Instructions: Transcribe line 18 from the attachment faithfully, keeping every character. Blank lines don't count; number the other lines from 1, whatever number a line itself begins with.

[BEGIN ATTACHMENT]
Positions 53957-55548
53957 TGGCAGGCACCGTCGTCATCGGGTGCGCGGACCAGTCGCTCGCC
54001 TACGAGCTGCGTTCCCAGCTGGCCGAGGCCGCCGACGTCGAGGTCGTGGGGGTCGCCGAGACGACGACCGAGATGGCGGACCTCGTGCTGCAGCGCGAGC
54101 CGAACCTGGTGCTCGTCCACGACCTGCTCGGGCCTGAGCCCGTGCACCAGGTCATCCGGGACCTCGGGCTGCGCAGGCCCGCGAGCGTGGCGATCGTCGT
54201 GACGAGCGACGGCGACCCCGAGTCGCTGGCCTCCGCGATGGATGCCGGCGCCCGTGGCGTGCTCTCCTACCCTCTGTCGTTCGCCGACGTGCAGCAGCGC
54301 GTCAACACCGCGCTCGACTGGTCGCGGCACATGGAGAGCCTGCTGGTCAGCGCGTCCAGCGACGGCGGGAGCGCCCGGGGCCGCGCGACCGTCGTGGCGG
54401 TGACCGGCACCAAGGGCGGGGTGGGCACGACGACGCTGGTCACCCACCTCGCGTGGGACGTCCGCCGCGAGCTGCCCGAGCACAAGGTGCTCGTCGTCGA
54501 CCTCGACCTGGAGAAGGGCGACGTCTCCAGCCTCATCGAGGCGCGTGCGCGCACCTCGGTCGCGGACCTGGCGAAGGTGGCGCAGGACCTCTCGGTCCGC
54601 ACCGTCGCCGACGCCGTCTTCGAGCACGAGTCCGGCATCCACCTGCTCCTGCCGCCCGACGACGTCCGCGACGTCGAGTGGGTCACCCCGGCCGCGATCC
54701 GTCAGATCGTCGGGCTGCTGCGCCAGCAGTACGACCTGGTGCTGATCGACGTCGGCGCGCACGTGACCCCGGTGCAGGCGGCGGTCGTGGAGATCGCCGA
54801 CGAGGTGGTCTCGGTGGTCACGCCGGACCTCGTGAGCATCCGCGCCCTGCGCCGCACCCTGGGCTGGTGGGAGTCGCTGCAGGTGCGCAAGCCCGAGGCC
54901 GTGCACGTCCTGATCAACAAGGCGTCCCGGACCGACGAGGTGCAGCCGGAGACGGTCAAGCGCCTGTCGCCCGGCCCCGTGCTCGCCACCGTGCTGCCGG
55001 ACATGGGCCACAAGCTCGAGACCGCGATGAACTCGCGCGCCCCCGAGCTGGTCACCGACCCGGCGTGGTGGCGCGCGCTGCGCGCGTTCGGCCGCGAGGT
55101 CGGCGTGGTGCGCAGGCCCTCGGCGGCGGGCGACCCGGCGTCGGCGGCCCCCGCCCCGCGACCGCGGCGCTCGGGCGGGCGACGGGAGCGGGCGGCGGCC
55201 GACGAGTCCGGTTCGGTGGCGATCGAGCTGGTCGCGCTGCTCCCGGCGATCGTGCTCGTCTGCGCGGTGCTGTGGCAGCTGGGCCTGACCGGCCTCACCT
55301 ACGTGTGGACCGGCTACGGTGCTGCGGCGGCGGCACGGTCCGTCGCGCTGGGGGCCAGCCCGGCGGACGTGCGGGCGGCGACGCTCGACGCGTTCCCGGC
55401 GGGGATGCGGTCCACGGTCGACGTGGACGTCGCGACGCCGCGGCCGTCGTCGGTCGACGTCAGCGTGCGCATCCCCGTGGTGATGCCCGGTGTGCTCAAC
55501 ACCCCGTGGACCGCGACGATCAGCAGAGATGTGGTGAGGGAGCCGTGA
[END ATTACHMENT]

55501 ACCCCGTGGACCGCGACGATCAGCAGAGATGTGGTGAGGGAGCCGTGA